The last day of the 2021 Fenestration and Glazing Industry Alliance (FGIA) Hybrid Fall Conference featured an update on the AAMA fenestration certification programs and how they have adapted to pandemic conditions and what future plans look like.

Jason Seals, FGIA’s certification services manager of fenestration, hosted the session. Seals manages the AAMA product certification, component verification and laboratory accreditation programs used by FGIA members and licensees.

He addressed the question of when the organization plans to resume inspections.

“This is something we think about all the time. Every time the curve goes up, we’re worried, and every time the curve goes down, we’re optimistic. And then we start that whole cycle over again.”

Situations looked positive this year, until the Delta variant became increasingly prominent. Since then, Seals said there are delays in when FGIA can expect to continue inspections.

According to Seals, a survey was sent in July to all of the certification programs’ participants.

“And we ask these questions: do you allow vendors on-site access to your plants? Would you allow our auditors to come in and conduct audits for the certification programs? Do you require an appointment to visit your facilities? What safety precautions or paperwork are required to visit and will any visitors be required to be vaccinated before they can access the property?”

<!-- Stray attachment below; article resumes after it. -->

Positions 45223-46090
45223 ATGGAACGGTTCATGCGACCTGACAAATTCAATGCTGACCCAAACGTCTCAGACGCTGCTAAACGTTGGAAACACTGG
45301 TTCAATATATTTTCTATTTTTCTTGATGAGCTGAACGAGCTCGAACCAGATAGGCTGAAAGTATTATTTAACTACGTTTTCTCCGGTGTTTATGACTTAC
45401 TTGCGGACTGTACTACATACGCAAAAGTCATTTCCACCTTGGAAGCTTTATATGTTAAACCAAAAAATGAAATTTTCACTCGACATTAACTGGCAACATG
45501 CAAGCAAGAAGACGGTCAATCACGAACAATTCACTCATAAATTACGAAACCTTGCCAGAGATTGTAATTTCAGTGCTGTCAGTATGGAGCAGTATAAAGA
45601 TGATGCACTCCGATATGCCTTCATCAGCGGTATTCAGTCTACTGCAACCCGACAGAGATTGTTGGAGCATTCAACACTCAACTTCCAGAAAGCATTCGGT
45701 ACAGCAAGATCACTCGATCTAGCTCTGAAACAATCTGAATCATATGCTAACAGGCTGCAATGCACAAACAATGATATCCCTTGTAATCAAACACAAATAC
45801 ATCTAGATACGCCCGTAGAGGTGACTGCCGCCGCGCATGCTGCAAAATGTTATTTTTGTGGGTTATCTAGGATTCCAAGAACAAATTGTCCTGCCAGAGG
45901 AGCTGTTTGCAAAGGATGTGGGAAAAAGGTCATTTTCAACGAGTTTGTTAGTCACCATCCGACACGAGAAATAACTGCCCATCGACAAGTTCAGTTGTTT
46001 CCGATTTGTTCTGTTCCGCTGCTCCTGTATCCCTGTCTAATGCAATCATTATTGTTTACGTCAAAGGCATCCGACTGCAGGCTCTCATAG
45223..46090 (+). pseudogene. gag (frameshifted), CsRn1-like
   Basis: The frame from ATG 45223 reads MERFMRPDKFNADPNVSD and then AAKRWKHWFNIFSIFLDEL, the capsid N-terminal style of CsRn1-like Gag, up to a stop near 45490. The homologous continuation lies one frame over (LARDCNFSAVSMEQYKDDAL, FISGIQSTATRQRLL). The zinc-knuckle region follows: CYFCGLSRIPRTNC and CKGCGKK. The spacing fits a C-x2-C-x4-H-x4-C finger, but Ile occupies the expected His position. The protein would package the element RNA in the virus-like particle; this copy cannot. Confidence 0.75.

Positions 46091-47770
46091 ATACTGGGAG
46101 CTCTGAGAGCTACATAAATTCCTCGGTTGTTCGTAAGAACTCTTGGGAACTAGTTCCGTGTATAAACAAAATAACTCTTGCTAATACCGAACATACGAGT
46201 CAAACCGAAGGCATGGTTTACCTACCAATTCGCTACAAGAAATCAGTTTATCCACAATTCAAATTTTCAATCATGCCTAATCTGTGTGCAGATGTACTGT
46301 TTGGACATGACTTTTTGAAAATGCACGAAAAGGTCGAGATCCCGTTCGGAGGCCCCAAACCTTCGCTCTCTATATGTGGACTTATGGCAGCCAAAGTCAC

He said the responses to these questions varied.

“We got about 75 responses to this survey, which is about 19%. I think we sent around 400 surveys… the results were very encouraging for the people who did respond. Sixty-nine of the 75 responses said they do allow visitors into their facilities, and then, even more, said that they would let us in to do audits.”

Of the 75 responses, 59 said they would require an appointment to visit the facility. “If we were going to start inspections up again, we would probably have to suspend some of our requirements to do an unannounced visit and, instead, make an appointment.”

There were also contrasts in the responses regarding safety precautions or paperwork that is required for visits.

Thirty-five said there weren’t precautions at all, aside from temperature checks and signing a waiver upon entering. Another 21 said there were requirements to wear masks while on-site. Seals also mentioned that 18 of the 75 responses said visitors needed to be vaccinated.

“So again, these are kind of mixed results. It is a good little snapshot of what may be going on in the industry and, keep in mind, this was in July of 2021.” However, after the survey was distributed, the Delta variant emerged and COVID cases and hospitalizations rose.

“Based on those survey results, the Delta variant, increasing cases, and the ever-changing landscape of state and local regulations, FGIA and [Associated Laboratories Inc. (ALI)] decided that we would go ahead and suspend on-site inspections until the end of 2022. We’re very hopeful, though, based on even more recent data with the cases coming down… that we’re going to be able to start up again in the first half of 2022…If we’ve learned anything in the last 18 months, we really can’t commit to anything right now.”

Seals said it’s unfortunate but necessary.

“It’s not the best service to our licensees. Having those third sets of eyes on the products and doing those audits is intended to help the licensees create a better product, he said.

“Being on-site is paramount. And we do intend to get out there as quick as we can,” Seals said.